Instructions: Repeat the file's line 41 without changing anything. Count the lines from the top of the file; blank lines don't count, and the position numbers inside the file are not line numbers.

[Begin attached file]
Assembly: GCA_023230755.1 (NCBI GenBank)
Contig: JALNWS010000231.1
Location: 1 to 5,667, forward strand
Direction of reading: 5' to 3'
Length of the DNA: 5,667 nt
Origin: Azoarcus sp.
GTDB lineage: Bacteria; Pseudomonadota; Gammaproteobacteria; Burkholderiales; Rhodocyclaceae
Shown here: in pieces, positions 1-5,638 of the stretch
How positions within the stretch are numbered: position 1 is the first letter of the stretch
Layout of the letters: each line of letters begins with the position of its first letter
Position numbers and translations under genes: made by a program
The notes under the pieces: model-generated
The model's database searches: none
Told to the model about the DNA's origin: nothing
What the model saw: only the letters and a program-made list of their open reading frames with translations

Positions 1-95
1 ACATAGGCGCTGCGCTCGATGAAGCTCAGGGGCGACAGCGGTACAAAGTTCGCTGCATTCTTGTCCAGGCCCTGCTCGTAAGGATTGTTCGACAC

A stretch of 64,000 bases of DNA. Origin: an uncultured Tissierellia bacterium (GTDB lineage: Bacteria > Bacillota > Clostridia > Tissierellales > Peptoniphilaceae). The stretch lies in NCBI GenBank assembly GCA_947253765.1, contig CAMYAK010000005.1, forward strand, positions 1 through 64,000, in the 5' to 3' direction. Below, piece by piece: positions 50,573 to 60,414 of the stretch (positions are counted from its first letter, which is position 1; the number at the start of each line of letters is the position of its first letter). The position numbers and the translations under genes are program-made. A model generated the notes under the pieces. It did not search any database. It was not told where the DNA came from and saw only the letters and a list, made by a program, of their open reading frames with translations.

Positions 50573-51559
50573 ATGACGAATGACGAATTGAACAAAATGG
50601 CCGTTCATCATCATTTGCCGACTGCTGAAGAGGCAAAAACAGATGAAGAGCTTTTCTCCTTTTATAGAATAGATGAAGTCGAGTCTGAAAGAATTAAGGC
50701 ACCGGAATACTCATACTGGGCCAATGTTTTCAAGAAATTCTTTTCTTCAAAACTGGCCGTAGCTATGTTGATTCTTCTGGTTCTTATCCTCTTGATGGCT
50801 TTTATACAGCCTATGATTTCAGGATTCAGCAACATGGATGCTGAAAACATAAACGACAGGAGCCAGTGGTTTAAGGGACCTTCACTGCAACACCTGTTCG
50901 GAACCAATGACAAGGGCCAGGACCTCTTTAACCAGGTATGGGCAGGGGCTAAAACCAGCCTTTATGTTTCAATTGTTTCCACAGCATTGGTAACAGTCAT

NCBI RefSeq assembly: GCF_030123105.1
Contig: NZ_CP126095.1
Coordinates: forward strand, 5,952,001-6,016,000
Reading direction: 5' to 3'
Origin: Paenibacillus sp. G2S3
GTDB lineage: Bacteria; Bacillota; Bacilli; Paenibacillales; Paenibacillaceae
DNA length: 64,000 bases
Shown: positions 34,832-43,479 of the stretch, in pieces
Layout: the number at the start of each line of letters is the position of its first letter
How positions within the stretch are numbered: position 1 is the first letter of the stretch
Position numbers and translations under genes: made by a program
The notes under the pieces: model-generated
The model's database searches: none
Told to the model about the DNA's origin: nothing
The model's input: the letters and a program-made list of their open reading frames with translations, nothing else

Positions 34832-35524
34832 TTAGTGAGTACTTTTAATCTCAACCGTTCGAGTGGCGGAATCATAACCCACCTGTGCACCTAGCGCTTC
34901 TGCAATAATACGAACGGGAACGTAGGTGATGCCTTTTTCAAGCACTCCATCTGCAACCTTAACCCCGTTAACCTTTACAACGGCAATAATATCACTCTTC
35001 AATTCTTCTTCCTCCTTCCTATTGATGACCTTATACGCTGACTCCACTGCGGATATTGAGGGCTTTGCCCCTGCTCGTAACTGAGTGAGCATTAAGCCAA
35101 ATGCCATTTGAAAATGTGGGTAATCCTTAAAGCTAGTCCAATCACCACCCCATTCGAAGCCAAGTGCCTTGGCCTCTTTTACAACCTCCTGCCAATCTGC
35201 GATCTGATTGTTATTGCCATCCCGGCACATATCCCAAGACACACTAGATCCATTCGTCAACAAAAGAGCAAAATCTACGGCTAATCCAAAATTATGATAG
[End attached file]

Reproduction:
34832 TTAGTGAGTACTTTTAATCTCAACCGTTCGAGTGGCGGAATCATAACCCACCTGTGCACCTAGCGCTTC